Anders Waldenstrom

University Hospital Linköping, Linköping, Östergötland, Sweden

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Publications (2)20.45 Total impact

  • Ulf Dahlstrom, Jan Hakansson, Karl Swedberg, Anders Waldenstrom
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    ABSTRACT: We performed an observational multicentre study to obtain information of the diagnostic tools and treatments currently used in patients with chronic heart failure (CHF) in primary health care (PHC) in Sweden. Data were collected from 2093 patients in 158 randomly selected PHC centres. The mean age was 79 years. The dominating aetiology of HF was hypertension and/or ischaemic heart disease. Diagnosis was based on symptoms and/or ECG and/or chest X-ray in 69% of the patients. Treatment with a renin-angiotensin system (RAS) blocker was ongoing in 74% of the patients, but only 37% had > or = 50% of the recommended target dose. In 68%, treatment with a beta-blocker (BB) was present, but only 31% had > or = 50% of the recommended target dose. Only 42% of the patients were on treatment with an RAS blocker and a BB and only 20% had > or = 50% of the recommended target dose. The diagnostic criteria for CHF according to the European Society of Cardiology were fulfilled in only approximately 30% of the patients. In addition, evidenced-based treatments to reduce morbidity and mortality were markedly underused, particularly regarding dosing. Our findings may reflect the patients' high age and the presence of important co-morbidities.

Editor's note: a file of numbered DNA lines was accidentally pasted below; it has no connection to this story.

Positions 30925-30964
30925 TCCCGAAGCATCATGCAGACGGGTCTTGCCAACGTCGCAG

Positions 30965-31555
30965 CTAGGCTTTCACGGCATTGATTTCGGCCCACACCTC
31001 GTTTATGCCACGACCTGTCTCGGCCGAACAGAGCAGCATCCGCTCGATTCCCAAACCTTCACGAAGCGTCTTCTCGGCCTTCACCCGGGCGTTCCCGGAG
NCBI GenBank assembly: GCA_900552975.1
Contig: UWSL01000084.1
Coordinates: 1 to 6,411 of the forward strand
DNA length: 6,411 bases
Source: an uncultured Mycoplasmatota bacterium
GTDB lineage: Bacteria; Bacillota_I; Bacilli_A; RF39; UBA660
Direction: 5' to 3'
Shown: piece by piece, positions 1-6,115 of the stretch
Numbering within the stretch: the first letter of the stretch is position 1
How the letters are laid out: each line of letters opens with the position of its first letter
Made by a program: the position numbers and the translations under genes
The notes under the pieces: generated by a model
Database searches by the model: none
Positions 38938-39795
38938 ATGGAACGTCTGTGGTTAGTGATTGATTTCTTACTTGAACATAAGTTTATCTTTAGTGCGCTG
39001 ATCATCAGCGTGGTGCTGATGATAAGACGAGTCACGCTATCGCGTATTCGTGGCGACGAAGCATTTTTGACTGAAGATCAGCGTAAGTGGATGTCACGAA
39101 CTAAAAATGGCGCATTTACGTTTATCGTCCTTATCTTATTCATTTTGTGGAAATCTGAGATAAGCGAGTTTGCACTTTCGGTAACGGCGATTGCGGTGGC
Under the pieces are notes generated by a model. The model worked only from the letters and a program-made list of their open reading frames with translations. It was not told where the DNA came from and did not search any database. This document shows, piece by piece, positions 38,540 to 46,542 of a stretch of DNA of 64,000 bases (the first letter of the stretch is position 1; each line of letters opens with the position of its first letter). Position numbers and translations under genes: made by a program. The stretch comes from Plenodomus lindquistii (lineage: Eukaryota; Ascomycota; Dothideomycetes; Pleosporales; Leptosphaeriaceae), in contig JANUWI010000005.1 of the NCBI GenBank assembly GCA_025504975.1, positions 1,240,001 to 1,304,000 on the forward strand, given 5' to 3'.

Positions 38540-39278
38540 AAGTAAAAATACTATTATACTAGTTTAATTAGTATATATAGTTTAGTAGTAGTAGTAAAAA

European Journal of Heart Failure 01/2009; 11(1):92-8. · 5.25 Impact Factor
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    ABSTRACT: Studies in experimental models and preliminary clinical experience suggested a possible therapeutic role for the soluble tumor necrosis factor antagonist etanercept in heart failure. Patients with New York Heart Association class II to IV chronic heart failure and a left ventricular ejection fraction < or =0.30 were enrolled in 2 clinical trials that differed only in the doses of etanercept used. In RECOVER, patients received placebo (n=373) or subcutaneous etanercept in doses of 25 mg every week (n=375) or 25 mg twice per week (n=375). In RENAISSANCE, patients received placebo (n=309), etanercept 25 mg twice per week (n=308), or etanercept 25 mg 3 times per week (n=308). The primary end point of each individual trial was clinical status at 24 weeks. Analysis of the effect of the 2 higher doses of etanercept on the combined outcome of death or hospitalization due to chronic heart failure from the 2 studies was also planned (RENEWAL). On the basis of prespecified stopping rules, both trials were terminated prematurely owing to lack of benefit. Etanercept had no effect on clinical status in RENAISSANCE (P=0.17) or RECOVER (P=0.34) and had no effect on the death or chronic heart failure hospitalization end point in RENEWAL (etanercept to placebo relative risk=1.1, 95% CI 0.91 to 1.33, P=0.33). The results of RENEWAL rule out a clinically relevant benefit of etanercept on the rate of death or hospitalization due to chronic heart failure.
    Circulation 04/2004; 109(13):1594-602. · 15.20 Impact Factor